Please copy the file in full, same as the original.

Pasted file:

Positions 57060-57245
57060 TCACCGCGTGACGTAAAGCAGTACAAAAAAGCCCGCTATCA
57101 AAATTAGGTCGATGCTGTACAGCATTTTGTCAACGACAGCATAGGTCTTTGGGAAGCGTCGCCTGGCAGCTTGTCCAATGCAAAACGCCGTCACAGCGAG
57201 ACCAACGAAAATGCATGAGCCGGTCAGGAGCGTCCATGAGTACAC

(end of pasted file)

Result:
Positions 57060-57245
57060 TCACCGCGTGACGTAAAGCAGTACAAAAAAGCCCGCTATCA
57101 AAATTAGGTCGATGCTGTACAGCATTTTGTCAACGACAGCATAGGTCTTTGGGAAGCGTCGCCTGGCAGCTTGTCCAATGCAAAACGCCGTCACAGCGAG
57201 ACCAACGAAAATGCATGAGCCGGTCAGGAGCGTCCATGAGTACAC